Notice that this usage is similar to the automated profile lookup demonstrated in Figure 7.1.
These events are also raised when the user changes the selected case in interacting with a conditional interface created via construct switch (see Section 4.2). In this situation, the selected case receives event xforms-select ; the previously selected case receives event xforms-deselect . XForms authors can use this to attach additional custom behavior to such dynamic interfaces; as an example, a speech-enabling extension might trigger a spoken message that speaks the label of the case that got selected.
8.4.3 Interacting with Repeat Collections
User interaction with repeating structures can directly affect the underlying collection by the addition or deletion of nodes. Nodes are added and deleted by actions insert and delete ; events xforms-insert and xforms-delete are notification events raised by these actions. These events are targeted at the instance affected by the insert or delete operation. They carry the XPath locator of the node to operate on as part of the context information. These events are allowed to bubble to enable centralized handling of these notifications; this means that the XForms author can attach a single custom action handler at the model that notifies the user about all insertions and deletions that affect any contained instance in the model .
User interaction with repeat structures can also change the portion of the underlying collection that is presented; notification events xforms-scroll-first and xforms-scroll-last are raised when the user attempts to scroll off either end of the collection. These events are targeted at the repeat and can be canceled or allowed to bubble . As an example, an accessibility aid might use these events to attach an action that produces an audible cue when the user hits either end of the collection.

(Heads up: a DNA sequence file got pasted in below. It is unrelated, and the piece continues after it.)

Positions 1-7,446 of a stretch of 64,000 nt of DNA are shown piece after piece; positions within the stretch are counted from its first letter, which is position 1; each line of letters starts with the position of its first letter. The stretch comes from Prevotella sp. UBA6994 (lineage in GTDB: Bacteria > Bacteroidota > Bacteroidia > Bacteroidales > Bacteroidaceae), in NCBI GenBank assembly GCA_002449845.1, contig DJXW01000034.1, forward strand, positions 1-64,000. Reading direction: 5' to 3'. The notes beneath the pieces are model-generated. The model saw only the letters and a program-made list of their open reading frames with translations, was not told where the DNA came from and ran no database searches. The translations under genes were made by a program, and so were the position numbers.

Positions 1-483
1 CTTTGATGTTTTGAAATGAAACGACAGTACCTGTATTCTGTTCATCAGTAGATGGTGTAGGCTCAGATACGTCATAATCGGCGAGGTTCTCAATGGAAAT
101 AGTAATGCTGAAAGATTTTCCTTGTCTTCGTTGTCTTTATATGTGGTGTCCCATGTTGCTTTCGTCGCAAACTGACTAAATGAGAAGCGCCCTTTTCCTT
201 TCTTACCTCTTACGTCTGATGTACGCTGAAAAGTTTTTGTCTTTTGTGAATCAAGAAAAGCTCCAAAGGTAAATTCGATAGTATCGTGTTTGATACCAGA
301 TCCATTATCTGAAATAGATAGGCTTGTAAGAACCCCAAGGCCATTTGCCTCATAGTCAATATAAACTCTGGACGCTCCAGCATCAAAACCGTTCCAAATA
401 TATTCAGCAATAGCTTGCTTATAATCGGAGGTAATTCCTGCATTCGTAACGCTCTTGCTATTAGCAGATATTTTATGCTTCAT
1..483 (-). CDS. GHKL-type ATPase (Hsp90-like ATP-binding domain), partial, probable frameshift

8.4.4 Listening for Changes in State
Notification events enumerated in this section are raised in response to changes of state in the instance data. Such changes of state reflect updated values of the various model properties introduced in Chapter 5. We detailed the CSS pseudoclasses that can be used explicitly to style user interface controls based on the state of these properties in Table 5.1. There is a one-to-one correspondence between these pseudoclasses and the notification events that are raised in response to changes in state. All of these events are targeted at the affected user interface control and can be either canceled or allowed to bubble . XForms authors can use these notification events to attach custom behavior that extends beyond merely styling user interface controls.
Table 8.1. Notification Events that Signal State Changes
8.4.5 Submit Notifications
We conclude our roundup of notification events with xforms-submit-done and xforms-submit-error . As their names imply, these are raised to indicate the result of submit processing. Successful completion, including interpretation of the server response as specified by the corresponding submission element raises event xforms-submit-done . It is targeted at element submission , and it can be either canceled or allowed to bubble . Error during submit processing raises event xforms-submit-error ; the event is targeted at the model containing the submission that failed, with the context information supplying details on the method that failed.
We conclude this section with a summary of how XForms events relate to the various XForms actions defined in Chapter 7 by giving the complete mapping between the declarative XForms actions and the XForms events they dispatch in Table 8.2.